Old school all the way. While there is a CG opening movie, that is about all of the semi-modern elements you'll see in the visuals of Ys. The game, itself, uses some rather old-school looking sprites (maybe they are polygon derived, but they are small and don't look that way), simple non-moving profile shots of people who you are talking with, and larger full body profile shots of certain people in certain scenes. In other words, it's all simple and clean in appearance. 

While some would see this as a bad thing, it's actually pretty refreshing. The visuals may be simple in many aspects, but they are also very clean. You will never have trouble telling if a given object is what it looks like or if it was just poorly designed. You will always see the exits to an area. You will always know whatever you want from the visuals. Also, by using such simplistic images, the game appeals strongly to those who will have remembered the old Ys games from decades past. Let's face it, this is a game for nostalgic geeks...and there's not a damned problem with that. 


The music, on the other hand, is simplistic and nostalgic, and horrible. You will be quite glad that you have individual audio volume controls for sound effects, music, and voices. The initial settings will have music blaring while voices are drowned out. It's not even semi-good music. It is the worst of an age now best left to the past. It's a lot like a cross between midi SNES music and the first generation of PSX games. It will drive you insane. I personally had to drop the volume of the music to a level that was barely audible (enough that I knew music was present, but low enough to not realize how bad it was...think of it as white noise). 

The voices are also on the same line. They are bad. A couple voice actors seemed to have tried, but the rest just phoned in the squeakiest voices possible with no depth of emotion to their acting. It is that bad. To make things worse, every line of dialogue in Ys is voiced. Maybe that volume control, while you're changing the music volume, should be used on the voices too. 

The sound effects comprise the final real part of the audio...and they are nothing special. They don't get on your nerves like the voices and the music will, but they do nothing ground-breaking. In fact, I didn't even notice them all that much as I played since they are just standard issue effects. 

So, to conclude, with the you have a radio or CD player in the same room as your PS2? If yes, then turn on that bad-boy, and if to be you. 


I came into this game wanting and expecting nothing short of wonderful entertainment and nostalgia. In a sense, I did get just that. Well, the nostalgia part, at least. The plot is simplistic and vague like an old-school adventure/RPG, but not obstructive to the enjoyment of the game. That's cool. The game play is simple and relatively fun. That's cool. The visuals are old-school, but refined enough to keep it fresh and fun in a new generation. That's cool. Even the crappy sounds don't get too much in the way of the game being fun (especially with the help of some external sound system to bring in some real a good old CD/MP3 player). However, as I posted about while I was playing this game, there are a few issues with the game play mechanics that just destroy the fun factor.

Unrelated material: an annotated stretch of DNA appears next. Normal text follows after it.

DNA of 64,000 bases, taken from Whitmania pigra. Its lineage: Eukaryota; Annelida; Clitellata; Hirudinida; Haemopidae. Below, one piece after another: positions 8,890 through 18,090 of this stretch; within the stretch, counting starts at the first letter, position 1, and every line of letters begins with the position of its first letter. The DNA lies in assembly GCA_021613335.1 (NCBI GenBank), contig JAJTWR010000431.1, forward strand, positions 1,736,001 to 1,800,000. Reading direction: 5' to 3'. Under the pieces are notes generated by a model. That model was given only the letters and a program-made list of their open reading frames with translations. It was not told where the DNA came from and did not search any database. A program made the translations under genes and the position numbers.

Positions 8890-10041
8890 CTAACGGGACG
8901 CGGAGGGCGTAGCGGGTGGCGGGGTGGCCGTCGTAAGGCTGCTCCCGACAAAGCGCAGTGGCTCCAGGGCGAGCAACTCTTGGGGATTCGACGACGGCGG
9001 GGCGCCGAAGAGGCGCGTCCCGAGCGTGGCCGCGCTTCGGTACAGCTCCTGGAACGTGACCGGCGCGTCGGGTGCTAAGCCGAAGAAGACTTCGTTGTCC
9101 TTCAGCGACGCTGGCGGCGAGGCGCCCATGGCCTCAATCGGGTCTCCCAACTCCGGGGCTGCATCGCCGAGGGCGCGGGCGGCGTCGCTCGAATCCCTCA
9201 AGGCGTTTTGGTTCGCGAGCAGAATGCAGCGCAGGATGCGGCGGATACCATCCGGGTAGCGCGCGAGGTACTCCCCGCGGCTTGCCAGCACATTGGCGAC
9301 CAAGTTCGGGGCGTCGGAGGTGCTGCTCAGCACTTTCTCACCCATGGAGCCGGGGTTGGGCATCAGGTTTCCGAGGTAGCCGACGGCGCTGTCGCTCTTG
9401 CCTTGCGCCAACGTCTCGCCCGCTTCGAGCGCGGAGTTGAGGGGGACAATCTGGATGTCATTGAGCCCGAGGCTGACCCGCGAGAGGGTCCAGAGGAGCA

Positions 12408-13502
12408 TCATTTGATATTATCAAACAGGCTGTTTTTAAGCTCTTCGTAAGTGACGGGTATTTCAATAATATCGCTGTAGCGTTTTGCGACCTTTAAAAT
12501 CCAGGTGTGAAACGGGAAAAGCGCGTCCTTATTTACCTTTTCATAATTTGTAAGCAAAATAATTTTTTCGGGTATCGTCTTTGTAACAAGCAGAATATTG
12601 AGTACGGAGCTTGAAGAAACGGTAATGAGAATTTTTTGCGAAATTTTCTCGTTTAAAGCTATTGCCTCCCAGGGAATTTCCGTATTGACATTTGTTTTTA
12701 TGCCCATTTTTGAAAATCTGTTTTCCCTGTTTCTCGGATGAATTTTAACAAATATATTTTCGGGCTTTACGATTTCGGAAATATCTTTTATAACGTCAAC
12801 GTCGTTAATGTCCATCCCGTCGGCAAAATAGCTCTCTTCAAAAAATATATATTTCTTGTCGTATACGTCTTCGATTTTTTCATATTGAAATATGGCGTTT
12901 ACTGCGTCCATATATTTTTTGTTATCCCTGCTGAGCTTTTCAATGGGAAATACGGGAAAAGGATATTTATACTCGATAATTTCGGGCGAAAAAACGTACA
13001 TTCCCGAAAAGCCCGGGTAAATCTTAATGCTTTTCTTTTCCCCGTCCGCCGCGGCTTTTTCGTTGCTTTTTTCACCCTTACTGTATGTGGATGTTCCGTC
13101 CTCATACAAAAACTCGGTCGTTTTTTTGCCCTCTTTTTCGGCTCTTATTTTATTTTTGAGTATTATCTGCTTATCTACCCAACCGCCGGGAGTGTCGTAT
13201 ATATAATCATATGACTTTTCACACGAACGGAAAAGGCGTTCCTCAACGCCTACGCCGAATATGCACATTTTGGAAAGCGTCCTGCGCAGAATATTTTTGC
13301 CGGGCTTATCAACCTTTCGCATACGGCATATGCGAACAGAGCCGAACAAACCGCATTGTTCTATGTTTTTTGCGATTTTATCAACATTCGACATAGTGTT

The difficulty is very unbalanced. Instead of facing constant challenges, you are faced with unreasonable difficulty...unless you spend far too much time leveling up. I mean, a boss should be strong, but not impossible when you are just strong enough to take on the dungeon leading to the boss with a reasonable level of challenge. Literally, these bosses will take so little damage at these levels that you will not be able to beat them until the dungeon consists of no challenge to speak of. 

However, the worst part is the difficulty that should not have been present. The controls. While the controls are great for a majority of the game, the dash jump and dash attack are both ridiculously complex in timing. This ruins any fun behind using these "special abilities". However, to worsen the timing, you have poorly controlled jumping with a good deal of jumping puzzles. Jumping puzzles have been a staple of games for a long time (hell, Super Mario Bros is a giant jumping puzzle). However, these elements should be restricted in games that use such perspectives as to distort you ability to gauge a jump (like this game with it's top-down view). Also, the controls for jumping are a little too insensitive to be accurately used for more than a single jump at a time.

So, while this game has many great points, at least for Ys fans and for nostalgia fans, there are a few bad features that could ruin the experience. I personally couldn't finish the game due to the above issues. So, while ignoring my bias (caused by great disappointment), I will try to judge this game. I would give Ys a 7.0/10 (if you hate jumping puzzles and wasted time leveling up, change it to a 4.5/10). Here's to hoping in 10 years we'll get a good sequel to this game.



Our Brave Hero: Adol (Sans Dogi)



Just imagine how squeaky her voice can be with a look like this...

...and her voice...

Old school visuals...but they work nicely








...and this is what passes for magic...